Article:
Re: [tied] Re: uvular R

From: Piotr Gasiorowski
Message: 7742
Date: 2001-06-25

Of course the apical rhotic that is essential to a passable English accent is the untrilled continuant (written as upside-down "r" in IPA) -- that is, unless your chosen model is a slightly overdone variety of Scottish English. A brief course in practical phonetics often works miracles in apparently hopeless cases -- as I know from first-hand experience, having taught English and general phonetics to several groups of first-year students.
If "guttural" has a technical meaning at all, it means "concerning the back of the mouth or the throat", and refers to such places of articulation as velar, uvular, pharyngeal or glottal (these precise terms are of course preferable). In its popular non-technical meaning the word describes a vague range of auditory impressions and means something like "harsh, grating" or just "foreign-sounding, incomprehensible". I've often seen Polish and other Slavic languages described as "guttural" for God knows what reason. Dammit, despite my uvular [R] I don't get inordinately guttural even after a few vodkas ;-)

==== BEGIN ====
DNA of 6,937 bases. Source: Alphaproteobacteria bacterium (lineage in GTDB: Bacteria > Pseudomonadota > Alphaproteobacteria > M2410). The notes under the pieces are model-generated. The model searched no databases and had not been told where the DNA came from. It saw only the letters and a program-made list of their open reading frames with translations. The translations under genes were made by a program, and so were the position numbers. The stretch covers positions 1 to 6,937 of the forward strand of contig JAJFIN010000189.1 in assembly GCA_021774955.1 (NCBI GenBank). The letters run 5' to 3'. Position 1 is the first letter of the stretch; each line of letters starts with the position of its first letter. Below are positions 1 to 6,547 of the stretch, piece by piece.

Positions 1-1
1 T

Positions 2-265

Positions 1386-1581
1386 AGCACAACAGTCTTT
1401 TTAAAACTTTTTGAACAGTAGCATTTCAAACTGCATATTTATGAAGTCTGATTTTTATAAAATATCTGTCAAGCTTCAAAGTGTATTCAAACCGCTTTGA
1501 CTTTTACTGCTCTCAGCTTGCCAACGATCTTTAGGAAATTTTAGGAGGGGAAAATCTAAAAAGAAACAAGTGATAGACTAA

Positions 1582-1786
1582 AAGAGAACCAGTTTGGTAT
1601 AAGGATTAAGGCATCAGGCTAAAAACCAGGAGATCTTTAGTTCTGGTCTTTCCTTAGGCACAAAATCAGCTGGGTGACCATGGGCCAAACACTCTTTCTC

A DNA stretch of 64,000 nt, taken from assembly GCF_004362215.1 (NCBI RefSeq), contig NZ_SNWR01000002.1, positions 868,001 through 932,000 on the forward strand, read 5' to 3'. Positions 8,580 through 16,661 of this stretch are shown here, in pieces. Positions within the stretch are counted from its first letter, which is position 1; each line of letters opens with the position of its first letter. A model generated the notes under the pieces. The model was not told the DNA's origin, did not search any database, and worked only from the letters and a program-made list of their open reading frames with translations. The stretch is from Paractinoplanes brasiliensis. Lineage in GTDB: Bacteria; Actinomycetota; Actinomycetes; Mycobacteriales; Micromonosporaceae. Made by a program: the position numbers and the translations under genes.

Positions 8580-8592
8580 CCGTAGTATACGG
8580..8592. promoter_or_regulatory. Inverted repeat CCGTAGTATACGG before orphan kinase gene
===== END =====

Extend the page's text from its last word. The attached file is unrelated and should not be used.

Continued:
----- Original Message -----
From: tgpedersen@...
Sent: Monday, June 25, 2001 4:00 PM
Subject: [tied] Re: uvular R

One of the joys of being Danish is that I don't have to pronounce an apical /r/ which I am incapable of (at least the trilled version) for whatever reason; the closest I get is a right-side (dextro-?)lateral trill. Since I've never had to pronounce it before I learned English at school (at about the same time I started breaking fluorescent
tubes for fun on a nearby garbage dump) I don't know for certain when I acquired this incapability.

But I have wondered whether the to non-linguists so important concept of "guttural" has anything to do with it?